06 Dec 2018
The United States Department of Justice has charged four individuals with tax fraud and money laundering in connection with an alleged illegal scheme perpetrated by Mossack Fonseca, the law firm central to the Panama Papers data leak.
The individuals, known to be professionals, comprised a US-based accountant, an investment manager, a lawyer and a Mossack Fonseca client who also benefited from the scam.
All but the lawyer, who remains at large, have been arrested.
“Law firms, asset managers, and accountants play key roles enabling entry into the global financial system,” said Assistant Attorney General Brian A. Benczkowski.
“The charges announced … demonstrate our commitment to prosecute professionals who facilitate financial crime across international borders and the tax cheats who utilize their services.”
According to the DoJ, the individuals shuffled millions of dollars for decades through offshore accounts and created shell companies to hide the fortunes, they also had a playbook to repatriate untaxed money into the US banking system.
“These defendants went to extraordinary lengths to circumvent U.S. tax laws in order to maintain their wealth and the wealth of their clients,” said Manhattan U.S. Attorney Geoffrey S Berman.
According to the indictment, the investment manager and lawyer conspired with others to help U.S. taxpayer clients of Mossack Fonseca hide their investments, and the income generated by those investments, from the Internal Revenue Service (IRS).
The pair allegedly worked to establish opaque offshore trusts and undeclared bank accounts on behalf of US residents who were clients of Mossack Fonseca.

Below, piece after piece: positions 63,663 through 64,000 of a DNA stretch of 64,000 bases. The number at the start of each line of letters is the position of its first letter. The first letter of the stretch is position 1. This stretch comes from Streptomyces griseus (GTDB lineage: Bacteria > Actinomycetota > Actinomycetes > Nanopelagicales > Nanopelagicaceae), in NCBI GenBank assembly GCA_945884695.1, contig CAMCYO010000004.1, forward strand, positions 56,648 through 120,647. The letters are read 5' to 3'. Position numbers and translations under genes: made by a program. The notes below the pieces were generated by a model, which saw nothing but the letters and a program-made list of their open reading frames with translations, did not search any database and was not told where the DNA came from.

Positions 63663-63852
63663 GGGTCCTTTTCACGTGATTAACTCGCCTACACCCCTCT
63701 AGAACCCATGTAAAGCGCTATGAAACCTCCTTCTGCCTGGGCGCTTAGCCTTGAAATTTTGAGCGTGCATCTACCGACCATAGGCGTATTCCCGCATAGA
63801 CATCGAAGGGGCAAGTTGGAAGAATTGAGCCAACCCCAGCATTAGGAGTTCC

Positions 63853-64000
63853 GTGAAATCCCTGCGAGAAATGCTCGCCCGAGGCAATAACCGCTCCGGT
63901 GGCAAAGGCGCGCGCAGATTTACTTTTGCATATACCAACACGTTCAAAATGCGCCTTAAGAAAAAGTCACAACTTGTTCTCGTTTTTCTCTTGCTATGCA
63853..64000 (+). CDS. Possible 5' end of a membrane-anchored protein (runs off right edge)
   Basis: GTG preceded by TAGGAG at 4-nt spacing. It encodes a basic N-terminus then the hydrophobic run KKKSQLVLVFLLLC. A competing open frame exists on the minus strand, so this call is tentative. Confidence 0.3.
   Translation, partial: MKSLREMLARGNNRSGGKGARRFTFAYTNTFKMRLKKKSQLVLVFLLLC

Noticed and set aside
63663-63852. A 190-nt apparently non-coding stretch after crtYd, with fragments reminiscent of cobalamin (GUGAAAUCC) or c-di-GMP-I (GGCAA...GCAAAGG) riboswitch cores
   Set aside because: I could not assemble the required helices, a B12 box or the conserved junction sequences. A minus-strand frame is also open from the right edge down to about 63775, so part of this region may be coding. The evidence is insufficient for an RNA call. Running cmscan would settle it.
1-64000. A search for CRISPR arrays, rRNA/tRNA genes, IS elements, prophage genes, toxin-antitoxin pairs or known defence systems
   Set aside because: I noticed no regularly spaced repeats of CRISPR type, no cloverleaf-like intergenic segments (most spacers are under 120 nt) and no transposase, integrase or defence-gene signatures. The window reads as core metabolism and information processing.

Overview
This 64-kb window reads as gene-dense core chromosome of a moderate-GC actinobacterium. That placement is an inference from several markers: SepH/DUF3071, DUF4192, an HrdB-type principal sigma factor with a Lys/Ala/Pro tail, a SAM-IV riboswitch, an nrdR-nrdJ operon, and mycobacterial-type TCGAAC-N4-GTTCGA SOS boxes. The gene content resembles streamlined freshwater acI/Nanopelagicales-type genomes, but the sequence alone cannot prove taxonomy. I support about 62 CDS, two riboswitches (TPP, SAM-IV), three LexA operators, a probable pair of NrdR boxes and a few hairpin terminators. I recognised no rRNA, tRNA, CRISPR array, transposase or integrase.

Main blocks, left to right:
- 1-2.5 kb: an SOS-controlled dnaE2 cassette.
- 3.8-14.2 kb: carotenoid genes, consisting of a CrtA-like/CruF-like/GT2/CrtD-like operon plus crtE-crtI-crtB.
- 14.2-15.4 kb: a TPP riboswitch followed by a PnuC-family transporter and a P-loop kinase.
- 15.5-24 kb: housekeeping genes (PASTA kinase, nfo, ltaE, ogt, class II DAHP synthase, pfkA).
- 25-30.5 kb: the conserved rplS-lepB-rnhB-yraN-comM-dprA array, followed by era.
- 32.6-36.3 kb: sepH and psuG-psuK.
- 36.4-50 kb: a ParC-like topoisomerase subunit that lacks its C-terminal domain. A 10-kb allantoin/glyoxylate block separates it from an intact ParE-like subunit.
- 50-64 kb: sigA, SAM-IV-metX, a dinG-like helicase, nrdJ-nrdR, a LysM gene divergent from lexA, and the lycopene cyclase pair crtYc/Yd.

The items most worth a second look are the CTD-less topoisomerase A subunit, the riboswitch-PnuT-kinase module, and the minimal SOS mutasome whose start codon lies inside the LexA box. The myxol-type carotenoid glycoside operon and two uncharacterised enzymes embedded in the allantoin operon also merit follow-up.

They marketed and serviced sham foundations and shell companies formed under the laws of countries such as Panama, Hong Kong, and the British Virgin Islands, prosecutors allege.
They also allegedly established the bank accounts in locations with strict bank secrecy laws, which impeded the ability of the United States to obtain bank records for the accounts.
As structured by Mossack Fonseca, the sham foundations typically “owned” the shell companies that nominally held the undeclared assets on behalf of the clients.
“The names of Mossack Fonseca’s clients generally did not appear anywhere on the incorporation paperwork for the sham foundations or related shell companies, although the clients in fact beneficially owned, and had complete access to, the assets of those sham entities and accounts,” the DoJ explained.
In exchange for additional fees, the two allegedly provided support to clients who had purchased sham foundations and related shell companies by providing corporate meeting minutes, resolutions, mail forwarding, and signature services.
The pair also allegedly instructed clients about how to repatriate funds to the US from their offshore bank accounts in a manner designed to keep the undeclared bank accounts concealed.
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